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The Grave's a Fine and Private Place: 02/27/18
The Grave's a Fine and Private Place by Alan Bradley is the ninth of the Flavia de Luce mysteries. Flavia and her sister Daffy, and Dogger are spending summer hols punting along the river. They are under the watchful care of Aunt Felicity who has plans for everyone now that Flavia's father is dead. Death though seems to follow Flavia and even a mundane day of punting ends in the discovery of a body.
I think from the description of where they are relative to London, they are actually south of it, but my mind pictured them north because it's the one place I've been. Regardless, it's a typical English village that has a river running through or around or near it.
The death is believed to be an accidental drowning, or perhaps suicide by drowning by Constable Otter (a great name for a constable with a beat that's along a river, no?). Flavia though, believes it's tied up with an older, notorious poisoning where three women died shortly after taking communion.
After nine books it's fairly easy to discern the patterns of a mystery series. Therefore it's fairly easy to see how has done it and how it was done. The why, though, here, was trickier.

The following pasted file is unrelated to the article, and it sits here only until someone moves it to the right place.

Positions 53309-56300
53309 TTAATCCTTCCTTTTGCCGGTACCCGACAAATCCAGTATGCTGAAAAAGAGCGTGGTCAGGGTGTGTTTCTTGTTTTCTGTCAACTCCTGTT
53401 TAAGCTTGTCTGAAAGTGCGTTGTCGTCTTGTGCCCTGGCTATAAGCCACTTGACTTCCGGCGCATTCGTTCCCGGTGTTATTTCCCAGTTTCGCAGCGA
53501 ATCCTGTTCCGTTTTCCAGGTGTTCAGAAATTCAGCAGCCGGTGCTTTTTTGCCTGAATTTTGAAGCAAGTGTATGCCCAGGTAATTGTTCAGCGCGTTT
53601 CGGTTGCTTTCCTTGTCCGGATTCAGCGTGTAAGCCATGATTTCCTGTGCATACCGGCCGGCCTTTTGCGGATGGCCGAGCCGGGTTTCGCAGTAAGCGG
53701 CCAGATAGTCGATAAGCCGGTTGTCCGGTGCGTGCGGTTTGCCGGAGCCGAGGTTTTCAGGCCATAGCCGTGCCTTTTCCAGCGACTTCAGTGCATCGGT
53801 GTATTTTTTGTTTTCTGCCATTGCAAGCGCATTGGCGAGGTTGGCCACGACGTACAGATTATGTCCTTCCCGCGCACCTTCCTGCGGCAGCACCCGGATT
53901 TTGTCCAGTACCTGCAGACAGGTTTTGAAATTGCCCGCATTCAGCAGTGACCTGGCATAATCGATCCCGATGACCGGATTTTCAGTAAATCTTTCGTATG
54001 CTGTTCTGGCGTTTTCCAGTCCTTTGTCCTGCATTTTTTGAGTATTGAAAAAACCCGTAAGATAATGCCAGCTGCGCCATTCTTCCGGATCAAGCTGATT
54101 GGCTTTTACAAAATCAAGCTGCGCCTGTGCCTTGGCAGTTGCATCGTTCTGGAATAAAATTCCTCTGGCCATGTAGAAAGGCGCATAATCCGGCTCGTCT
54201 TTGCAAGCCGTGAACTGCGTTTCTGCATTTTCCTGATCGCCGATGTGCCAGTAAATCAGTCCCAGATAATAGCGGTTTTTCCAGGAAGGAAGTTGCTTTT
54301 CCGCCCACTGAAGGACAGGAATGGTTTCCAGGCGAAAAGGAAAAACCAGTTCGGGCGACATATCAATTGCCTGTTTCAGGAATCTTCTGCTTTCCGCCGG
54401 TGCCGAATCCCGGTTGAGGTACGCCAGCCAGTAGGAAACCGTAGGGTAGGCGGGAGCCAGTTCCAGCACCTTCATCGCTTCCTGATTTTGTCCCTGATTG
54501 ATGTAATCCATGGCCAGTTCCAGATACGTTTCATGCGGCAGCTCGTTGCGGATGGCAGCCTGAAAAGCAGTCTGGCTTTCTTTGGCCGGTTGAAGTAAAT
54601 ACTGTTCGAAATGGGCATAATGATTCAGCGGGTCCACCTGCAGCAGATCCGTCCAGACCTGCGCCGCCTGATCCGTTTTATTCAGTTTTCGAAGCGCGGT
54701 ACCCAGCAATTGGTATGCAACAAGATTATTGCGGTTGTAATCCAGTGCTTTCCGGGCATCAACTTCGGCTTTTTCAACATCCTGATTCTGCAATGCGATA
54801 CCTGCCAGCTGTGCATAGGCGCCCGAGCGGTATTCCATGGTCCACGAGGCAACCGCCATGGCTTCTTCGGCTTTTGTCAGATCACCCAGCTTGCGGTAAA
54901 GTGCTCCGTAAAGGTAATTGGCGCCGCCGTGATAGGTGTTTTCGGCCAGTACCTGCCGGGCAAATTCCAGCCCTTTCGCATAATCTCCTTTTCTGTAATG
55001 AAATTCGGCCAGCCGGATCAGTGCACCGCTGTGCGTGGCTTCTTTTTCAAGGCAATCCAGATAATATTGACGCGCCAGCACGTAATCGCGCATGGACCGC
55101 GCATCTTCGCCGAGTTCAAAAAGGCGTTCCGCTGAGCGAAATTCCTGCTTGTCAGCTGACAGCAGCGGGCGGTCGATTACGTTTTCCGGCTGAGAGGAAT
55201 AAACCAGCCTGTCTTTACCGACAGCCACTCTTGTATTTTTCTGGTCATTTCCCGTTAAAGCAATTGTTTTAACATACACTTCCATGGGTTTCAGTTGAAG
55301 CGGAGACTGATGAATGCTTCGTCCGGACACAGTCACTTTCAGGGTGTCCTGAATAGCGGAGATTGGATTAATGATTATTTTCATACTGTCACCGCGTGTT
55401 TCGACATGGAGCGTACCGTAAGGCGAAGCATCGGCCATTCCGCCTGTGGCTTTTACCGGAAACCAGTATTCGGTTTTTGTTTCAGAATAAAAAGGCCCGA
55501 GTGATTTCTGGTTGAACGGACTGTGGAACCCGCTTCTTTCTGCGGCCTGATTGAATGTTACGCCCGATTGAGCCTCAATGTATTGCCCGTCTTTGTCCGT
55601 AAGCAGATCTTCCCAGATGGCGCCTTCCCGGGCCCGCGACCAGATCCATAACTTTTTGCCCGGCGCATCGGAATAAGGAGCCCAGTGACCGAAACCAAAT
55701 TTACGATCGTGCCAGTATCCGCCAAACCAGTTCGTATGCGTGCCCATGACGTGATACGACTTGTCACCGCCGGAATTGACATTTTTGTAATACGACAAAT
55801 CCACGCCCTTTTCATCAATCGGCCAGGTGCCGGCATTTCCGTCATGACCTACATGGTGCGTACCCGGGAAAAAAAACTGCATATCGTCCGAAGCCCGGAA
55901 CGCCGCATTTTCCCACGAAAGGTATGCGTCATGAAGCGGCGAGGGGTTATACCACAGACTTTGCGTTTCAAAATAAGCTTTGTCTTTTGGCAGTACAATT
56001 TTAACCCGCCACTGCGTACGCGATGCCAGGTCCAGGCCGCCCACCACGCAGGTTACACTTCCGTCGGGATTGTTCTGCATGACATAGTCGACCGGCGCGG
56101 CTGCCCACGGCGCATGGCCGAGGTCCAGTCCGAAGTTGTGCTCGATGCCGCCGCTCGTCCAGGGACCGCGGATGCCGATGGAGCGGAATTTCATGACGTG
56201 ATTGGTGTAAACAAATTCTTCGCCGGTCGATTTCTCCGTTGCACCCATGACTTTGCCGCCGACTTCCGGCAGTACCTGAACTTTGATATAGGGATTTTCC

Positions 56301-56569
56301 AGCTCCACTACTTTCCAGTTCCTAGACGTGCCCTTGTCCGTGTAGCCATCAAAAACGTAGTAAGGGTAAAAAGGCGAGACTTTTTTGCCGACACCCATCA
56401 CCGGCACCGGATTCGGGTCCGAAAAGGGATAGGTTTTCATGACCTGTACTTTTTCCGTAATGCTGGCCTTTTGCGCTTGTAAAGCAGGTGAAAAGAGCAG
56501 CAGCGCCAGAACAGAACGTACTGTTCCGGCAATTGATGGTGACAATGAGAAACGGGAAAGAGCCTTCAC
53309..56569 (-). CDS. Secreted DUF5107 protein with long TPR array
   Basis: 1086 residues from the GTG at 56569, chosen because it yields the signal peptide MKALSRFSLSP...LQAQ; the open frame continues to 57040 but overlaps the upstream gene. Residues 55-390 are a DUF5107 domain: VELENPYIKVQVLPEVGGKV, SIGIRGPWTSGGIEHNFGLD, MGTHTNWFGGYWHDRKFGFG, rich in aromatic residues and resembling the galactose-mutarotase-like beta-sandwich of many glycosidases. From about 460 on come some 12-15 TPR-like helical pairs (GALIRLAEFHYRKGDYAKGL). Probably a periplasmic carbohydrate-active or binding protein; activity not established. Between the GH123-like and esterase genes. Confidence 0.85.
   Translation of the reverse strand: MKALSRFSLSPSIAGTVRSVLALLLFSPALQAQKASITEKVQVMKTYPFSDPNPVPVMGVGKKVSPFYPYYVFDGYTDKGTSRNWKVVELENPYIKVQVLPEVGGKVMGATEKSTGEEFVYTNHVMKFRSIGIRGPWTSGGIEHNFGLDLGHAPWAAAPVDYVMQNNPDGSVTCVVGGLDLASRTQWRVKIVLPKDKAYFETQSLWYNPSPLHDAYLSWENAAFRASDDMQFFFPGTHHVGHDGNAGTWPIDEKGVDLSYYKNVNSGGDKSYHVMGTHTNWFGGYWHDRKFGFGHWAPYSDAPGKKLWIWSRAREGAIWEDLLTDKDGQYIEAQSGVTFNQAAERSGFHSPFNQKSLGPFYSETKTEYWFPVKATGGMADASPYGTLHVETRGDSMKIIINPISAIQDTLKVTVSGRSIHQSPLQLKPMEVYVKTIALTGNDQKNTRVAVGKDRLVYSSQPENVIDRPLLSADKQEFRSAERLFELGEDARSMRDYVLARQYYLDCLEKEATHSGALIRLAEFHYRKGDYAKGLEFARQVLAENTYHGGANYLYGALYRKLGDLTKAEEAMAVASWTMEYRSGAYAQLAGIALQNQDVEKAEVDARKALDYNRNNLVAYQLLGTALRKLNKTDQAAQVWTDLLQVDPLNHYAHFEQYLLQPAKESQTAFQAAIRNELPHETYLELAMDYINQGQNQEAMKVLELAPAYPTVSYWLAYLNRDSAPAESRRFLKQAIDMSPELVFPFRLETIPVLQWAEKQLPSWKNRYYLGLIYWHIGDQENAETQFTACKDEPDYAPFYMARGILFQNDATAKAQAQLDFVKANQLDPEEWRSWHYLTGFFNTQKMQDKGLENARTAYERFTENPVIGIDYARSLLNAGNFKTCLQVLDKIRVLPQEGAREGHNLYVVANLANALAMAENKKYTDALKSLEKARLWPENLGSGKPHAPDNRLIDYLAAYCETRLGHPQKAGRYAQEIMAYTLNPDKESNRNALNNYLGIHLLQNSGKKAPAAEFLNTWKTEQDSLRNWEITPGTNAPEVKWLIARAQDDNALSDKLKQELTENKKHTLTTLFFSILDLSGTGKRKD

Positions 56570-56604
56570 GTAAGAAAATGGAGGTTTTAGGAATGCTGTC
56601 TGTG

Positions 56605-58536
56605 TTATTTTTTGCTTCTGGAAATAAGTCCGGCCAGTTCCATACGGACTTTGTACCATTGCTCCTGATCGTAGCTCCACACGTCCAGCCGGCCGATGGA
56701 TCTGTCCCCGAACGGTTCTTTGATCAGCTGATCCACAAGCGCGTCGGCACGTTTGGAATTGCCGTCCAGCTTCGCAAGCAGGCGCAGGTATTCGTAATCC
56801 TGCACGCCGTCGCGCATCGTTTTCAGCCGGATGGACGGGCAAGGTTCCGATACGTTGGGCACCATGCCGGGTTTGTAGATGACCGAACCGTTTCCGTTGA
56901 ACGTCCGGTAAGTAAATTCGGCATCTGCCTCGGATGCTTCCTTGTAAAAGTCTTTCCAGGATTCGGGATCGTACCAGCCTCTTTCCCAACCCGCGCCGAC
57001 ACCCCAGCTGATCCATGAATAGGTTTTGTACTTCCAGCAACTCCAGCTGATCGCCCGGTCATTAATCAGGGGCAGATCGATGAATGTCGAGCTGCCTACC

Beyond the mystery itself, there is Flavia's home-life. It's never been exactly great and she's always been at the brink of losing her house. Now with her father dead, it appears her aunt wishes to sell it straightaway regardless of the fact that Flavia owns it per her mother's will. It seems as Flavia ages she becomes more childish, rather than less and here it seems she has neglected to see the obvious first step of find a solicitor. Dogger has always been her confidant, I'm sure he could and would help her if she asked.
At this juncture I don't know if a tenth one is planned. I hope there is just to find out what happens to the house.